“If my people, who are called by my name, will humble themselves and pray and seek my face and turn from their wicked ways, then I will hear from heaven, and I will forgive their sin and will heal their land.”

If the nation returns to golden days of godliness, we are told, blessings shall abound and the land shall be restored. If policy follies are fixed and rampant rulers remedied, the garden will once again grow. We are to “take our country back,” saith the Lord, if grace and mercy are to enter the scene.

Yet as Russell Moore reminds us, to apply the verse in such a way amounts to little more than “theological liberalism” – “whatever one’s political ideology”:

This verse is a word written to a specific people – the people of God – who were coming home from exile. They were coming home from a time in which they were dominated and enslaved by a foreign power. At a time when they needed to be reminded of who they were, who God was and what he had promised to do, this passage was given to them to point them back to Solomon’s reign, reminding them of what Solomon did when he built the temple, the house of the Lord, the place of the gathering of the worship of God…

… When God said to them, “If my people who are called by name,” he was specifically pointing them back to the covenant that he made with their forefather Abraham. At a specific point in their history, God had told Abraham about his descendants, saying “I will be their God” and “They will be my people.” That’s what “My people” means.

God reminded a people who had been exiled, enslaved and defeated that a rebuilt temple or a displaced nation cannot change who they were. They were God’s people and would see the future God has for them.

But what future does God promise us?

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UntitledA generation of Christians has been inspired and challenged by James Davison Hunter’s popular work, To Change the World: The Irony, Tragedy, and Possibility of Christianity in the Late Modern World 1st Edition. Published five years ago, the book promotes a particular approach to cultural engagement (“faithful presence”) that stirred a wide and rich conversation across Christendom.

Its influence continues to endure, whether in stirring individual imaginations or shaping the arc of institutions. To reflect on that influence, The Gospel Coalition recently rounded up a series of essays on the topic, including a range of voices such as Collin Hansen, Al Mohler, Hunter Baker, and Greg Forster. Titled Revisiting Faithful Presence, the collection is available for free as an ebook.

The responses vary in praise and critique, uncovering new insights, posing new questions, and exposing lingering cracks and gaps. In doing so, they’ve inspired me to once again return to the book myself.

Though each offers its own compelling angle, it was Greg Forster’s essay (“To Love the World”) that stuck with me the most, reminding me of some of the key areas I initially wrestled with, particularly Hunter’s lopsided elevation of common grace and the embedded materialism in his framing of culture. (more…)

detroit-neighborhood“The Bible has a rich desert theology…He will cause rivers to flow, even in desert conditions.” –Christopher Brooks

Pastor Christopher Brooks and Evangel Ministries have demonstrated a unique model of urban ministry in Detroit, focusing not just on meeting immediate needs through traditional channels, but on fostering a vision of long-term, whole-life discipleship.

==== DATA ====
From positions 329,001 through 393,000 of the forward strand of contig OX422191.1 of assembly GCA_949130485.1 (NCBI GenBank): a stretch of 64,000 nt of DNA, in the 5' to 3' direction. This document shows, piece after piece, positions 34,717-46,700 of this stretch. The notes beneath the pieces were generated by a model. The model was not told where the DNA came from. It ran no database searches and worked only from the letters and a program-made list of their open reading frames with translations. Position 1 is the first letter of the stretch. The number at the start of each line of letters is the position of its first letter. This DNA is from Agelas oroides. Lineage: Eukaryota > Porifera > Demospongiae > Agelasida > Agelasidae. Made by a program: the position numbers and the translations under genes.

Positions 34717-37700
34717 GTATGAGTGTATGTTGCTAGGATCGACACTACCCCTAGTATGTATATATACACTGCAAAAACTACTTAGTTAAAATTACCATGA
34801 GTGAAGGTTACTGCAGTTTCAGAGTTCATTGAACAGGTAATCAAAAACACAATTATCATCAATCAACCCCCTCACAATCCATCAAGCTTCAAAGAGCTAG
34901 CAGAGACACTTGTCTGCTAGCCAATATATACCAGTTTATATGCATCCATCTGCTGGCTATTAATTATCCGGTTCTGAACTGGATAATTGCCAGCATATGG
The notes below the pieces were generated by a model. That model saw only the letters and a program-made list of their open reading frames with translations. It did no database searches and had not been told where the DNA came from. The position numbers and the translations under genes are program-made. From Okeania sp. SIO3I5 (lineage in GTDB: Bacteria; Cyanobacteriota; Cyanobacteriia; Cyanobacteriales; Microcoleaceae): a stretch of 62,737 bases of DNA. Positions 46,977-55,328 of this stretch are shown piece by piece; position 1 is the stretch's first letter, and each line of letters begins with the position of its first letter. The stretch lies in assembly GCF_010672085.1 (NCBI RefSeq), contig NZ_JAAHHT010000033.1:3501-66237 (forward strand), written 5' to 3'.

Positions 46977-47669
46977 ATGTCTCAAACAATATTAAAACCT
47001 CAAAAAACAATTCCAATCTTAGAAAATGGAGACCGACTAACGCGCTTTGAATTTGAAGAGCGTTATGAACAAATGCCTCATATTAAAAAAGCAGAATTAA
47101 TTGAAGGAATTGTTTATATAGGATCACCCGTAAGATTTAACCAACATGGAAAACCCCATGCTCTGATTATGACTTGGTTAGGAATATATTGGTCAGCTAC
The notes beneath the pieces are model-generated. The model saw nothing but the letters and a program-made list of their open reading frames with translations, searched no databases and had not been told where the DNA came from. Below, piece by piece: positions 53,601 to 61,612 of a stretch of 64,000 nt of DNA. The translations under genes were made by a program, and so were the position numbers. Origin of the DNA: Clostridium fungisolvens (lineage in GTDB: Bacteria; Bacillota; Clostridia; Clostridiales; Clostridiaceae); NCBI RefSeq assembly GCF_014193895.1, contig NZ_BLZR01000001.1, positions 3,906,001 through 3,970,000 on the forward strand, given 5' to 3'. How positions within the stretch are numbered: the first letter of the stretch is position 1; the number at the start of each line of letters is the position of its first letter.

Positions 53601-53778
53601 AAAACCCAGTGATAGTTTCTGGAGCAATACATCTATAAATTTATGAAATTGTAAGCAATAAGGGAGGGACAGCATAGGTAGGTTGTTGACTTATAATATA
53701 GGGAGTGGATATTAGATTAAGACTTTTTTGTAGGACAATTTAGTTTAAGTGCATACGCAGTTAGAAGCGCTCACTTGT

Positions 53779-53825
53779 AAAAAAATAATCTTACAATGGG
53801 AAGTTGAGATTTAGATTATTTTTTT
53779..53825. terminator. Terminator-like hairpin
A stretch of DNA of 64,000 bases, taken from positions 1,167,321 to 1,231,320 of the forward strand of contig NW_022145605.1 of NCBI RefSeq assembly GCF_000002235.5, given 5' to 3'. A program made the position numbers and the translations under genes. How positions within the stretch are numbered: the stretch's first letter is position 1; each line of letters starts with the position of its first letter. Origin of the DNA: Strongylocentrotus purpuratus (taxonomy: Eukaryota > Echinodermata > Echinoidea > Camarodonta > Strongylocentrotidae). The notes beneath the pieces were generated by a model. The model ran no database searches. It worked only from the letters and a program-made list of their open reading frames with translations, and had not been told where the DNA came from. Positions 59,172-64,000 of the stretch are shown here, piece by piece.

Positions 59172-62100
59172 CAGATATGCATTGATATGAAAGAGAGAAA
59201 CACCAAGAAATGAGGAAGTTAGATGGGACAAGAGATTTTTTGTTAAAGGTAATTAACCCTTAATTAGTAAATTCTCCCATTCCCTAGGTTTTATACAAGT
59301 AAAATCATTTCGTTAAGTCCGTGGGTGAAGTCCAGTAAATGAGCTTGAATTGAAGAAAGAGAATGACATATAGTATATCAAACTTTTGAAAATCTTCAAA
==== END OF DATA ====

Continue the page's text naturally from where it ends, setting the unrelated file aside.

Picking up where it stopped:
In a talk for the Oikonomia Network, Brooks offers invaluable perspective from his years of ministry, concluding that the gospel has the power to bring economic flourishing to impoverished communities. Poor communities are very similar to deserts, Brooks explains, where people feel trapped by the elements and desperate from the thirst. “These feelings of fear and vulnerability, and feeling overwhelmed, is exactly what the poor feel on a daily basis,” he says.

The good news is that Christ brings life and liberty to all people and in all places. “We preach a gospel that tells people they don’t have to relocate in order to experience the blessing and flourishing that comes from being in Christ,” Brooks says. “In other words, you shouldn’t have to change zip codes for the gospel to work for you.”

Thus, Brooks and his church have sought not only to meet temporal needs, but to help communities see the gifts and resources they already have, harnessing and connecting them accordingly. This isn’t to say that it’s as easy as strolling into these communities and peeling open a Bible. It begins and continues with close and attentive relationships. (more…)

money-abstractWhen it comes to economic stewardship, Christians are called to a frame of mind distinct from the world around us.

Though we, like anyone, will sow and bear fruit, ours is an approach driven less by ownership than by partnership, a collaboration with a source of provision before and beyond ourselves. This alters how we create, manage, and invest as individuals. But it mustn’t end there, transforming our churches, businesses, and institutions, from the bottom up and down again.

In some helpful reflections from the inner workings of his own organization, Chris Horst, vice president of development for HOPE International (a Christian microfinance non-profit), opens up about the types of questions they wrestle with as a non-profit. Through it, he demonstrates the type of attentiveness we were meant to wield across all spheres of society.